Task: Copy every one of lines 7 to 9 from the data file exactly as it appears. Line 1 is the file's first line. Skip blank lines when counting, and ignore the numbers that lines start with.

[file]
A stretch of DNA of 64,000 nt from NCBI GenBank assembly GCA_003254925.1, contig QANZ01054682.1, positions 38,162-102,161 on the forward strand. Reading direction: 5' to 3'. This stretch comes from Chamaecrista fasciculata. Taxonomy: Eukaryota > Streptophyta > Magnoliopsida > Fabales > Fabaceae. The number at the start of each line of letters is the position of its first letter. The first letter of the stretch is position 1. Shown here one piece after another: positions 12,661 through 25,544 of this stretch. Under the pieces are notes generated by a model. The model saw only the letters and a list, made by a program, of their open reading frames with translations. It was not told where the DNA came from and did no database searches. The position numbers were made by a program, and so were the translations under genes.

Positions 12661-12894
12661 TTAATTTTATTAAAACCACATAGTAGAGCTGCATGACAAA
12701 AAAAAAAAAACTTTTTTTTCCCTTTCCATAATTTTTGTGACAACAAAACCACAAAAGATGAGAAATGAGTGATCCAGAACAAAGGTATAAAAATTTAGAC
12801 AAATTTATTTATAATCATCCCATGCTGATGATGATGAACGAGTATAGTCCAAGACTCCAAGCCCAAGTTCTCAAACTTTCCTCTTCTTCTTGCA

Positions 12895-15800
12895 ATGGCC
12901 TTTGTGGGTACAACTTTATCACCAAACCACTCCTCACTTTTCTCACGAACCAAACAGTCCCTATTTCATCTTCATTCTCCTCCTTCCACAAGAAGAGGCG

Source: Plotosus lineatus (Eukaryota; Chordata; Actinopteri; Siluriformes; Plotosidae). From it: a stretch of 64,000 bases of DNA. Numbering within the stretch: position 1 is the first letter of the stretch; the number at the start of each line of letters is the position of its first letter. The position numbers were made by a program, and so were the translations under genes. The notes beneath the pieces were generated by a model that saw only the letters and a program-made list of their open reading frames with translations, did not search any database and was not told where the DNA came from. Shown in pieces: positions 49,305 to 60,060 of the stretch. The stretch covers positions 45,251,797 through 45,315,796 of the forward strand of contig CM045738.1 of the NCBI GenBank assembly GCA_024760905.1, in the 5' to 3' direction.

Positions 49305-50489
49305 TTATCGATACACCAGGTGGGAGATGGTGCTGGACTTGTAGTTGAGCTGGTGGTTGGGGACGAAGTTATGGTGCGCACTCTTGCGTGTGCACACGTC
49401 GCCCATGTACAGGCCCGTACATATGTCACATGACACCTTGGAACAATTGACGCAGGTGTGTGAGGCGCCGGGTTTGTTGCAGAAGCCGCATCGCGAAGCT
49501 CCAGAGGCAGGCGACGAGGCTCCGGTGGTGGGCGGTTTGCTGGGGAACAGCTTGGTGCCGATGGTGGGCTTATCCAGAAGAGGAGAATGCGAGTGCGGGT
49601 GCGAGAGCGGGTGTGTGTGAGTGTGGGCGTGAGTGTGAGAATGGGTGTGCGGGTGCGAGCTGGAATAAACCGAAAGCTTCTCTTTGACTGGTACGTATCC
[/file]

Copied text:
12895 ATGGCC
12901 TTTGTGGGTACAACTTTATCACCAAACCACTCCTCACTTTTCTCACGAACCAAACAGTCCCTATTTCATCTTCATTCTCCTCCTTCCACAAGAAGAGGCG

Source: Plotosus lineatus (Eukaryota; Chordata; Actinopteri; Siluriformes; Plotosidae). From it: a stretch of 64,000 bases of DNA. Numbering within the stretch: position 1 is the first letter of the stretch; the number at the start of each line of letters is the position of its first letter. The position numbers were made by a program, and so were the translations under genes. The notes beneath the pieces were generated by a model that saw only the letters and a program-made list of their open reading frames with translations, did not search any database and was not told where the DNA came from. Shown in pieces: positions 49,305 to 60,060 of the stretch. The stretch covers positions 45,251,797 through 45,315,796 of the forward strand of contig CM045738.1 of the NCBI GenBank assembly GCA_024760905.1, in the 5' to 3' direction.